Northlink college promises to pay student allowances despite NSFAS funding shortfall
Students say they will continue boycotting classes until their money is paid
- Northlink college students in Bellville are boycotting classes until their National Student Financial Aid Scheme funds are paid.
- The college has promised that travel allowances for eligible students will be paid this week.
- This week, the higher education minister announced that the scheme had a funding shortfall.
- The SA Human Rights Commission says it too has been inundated with complaints by students over their NSFAS funding and applications.
Northlink college students in Bellville say they will continue protesting until their National Student Financial Aid Scheme (NSFAS) funds are paid into their accounts.
A shortfall in the scheme’s funding was announced by Higher Education Minister Blade Nzimande on Monday. Nzimande admitted that the scheme was currently unable to confirm funding eligibility for new students, among other constraints.
“I am aware that this has caused great anxiety for prospective students and their families given that registration processes and induction programmes are already under way in some institutions. This situation has put considerable pressure on our institutions, which have been unable to finalise their registration and admission processes,” he said.
Students at Northlink have been protesting since last week. Many of them at the Bellville campus are demanding travel allowances of about R1,025 which they claim the college did not pay since December 2020. Ronald Van Roy on behalf of Northlink had told GroundUp that the college was waiting for NSFAS to verify the approved list of funded students.
According to SRC president Andile Manqindi, the college had promised to pay last Friday, but only a few students received their money. Manqindi said classes have been suspended since last Friday. “The money was only paid to a few students; the majority did not get the payment,” said Manqindi.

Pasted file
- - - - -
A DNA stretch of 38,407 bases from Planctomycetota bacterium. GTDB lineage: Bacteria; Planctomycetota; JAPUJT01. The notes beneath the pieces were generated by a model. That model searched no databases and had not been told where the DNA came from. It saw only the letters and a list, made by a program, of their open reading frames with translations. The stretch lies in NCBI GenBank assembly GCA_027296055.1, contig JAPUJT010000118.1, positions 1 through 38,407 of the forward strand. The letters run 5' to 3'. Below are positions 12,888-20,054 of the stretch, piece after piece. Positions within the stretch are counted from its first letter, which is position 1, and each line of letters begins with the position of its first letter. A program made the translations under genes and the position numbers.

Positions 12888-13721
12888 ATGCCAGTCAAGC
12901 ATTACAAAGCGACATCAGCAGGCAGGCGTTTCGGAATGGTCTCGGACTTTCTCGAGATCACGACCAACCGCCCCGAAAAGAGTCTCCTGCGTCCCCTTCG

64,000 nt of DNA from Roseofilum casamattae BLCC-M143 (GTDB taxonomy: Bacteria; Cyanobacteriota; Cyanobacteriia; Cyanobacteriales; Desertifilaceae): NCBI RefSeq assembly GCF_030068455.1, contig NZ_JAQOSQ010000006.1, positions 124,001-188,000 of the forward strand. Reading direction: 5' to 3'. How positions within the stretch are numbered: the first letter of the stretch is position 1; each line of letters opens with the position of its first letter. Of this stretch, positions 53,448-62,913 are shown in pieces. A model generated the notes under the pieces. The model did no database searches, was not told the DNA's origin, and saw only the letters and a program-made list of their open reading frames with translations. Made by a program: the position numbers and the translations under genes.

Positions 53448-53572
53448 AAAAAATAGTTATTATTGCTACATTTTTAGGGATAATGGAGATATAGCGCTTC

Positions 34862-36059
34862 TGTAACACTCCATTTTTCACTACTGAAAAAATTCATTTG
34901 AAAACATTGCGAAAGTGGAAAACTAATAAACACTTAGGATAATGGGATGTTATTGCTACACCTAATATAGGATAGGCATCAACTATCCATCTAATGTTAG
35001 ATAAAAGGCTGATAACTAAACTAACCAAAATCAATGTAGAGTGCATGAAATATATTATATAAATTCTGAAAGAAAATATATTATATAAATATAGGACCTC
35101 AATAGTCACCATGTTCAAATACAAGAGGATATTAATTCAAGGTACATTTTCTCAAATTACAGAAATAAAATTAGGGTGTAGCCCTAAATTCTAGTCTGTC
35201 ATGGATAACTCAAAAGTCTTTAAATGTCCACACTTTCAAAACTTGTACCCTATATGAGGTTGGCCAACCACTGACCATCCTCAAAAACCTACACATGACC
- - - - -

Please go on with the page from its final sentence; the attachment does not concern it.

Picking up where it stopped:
On Monday, student leaders met with the campus management. Manqindi said they were told that NSFAS had since verified the funding list and payments will be made by the end of this week.
“Unfortunately students refused to return to classes until the college confirms when the payment will be paid,” he said.
Lisolethu Alimeni explained that she lives in Worcester and spent close to R500 travelling to college per week. “The allowance used to cover two weeks and my mother gave me the rest but now things are more difficult. She has to give me all of my sibling’s child support grants to travel here,” she said.
Meanwhile, the SA Human Rights Commission said in a statement that it would meet with NSFAS and the department following the excessive number of complaints they’ve received on the matter. Communication Coordinator Gushwell Brook said some complaints also deal with the accessibility and flaws in NSFAS’s appeal procedures for students rejected by the scheme.
Manqindi said students have applied to march on Friday to the Northlink College CEO at the Parow campus.
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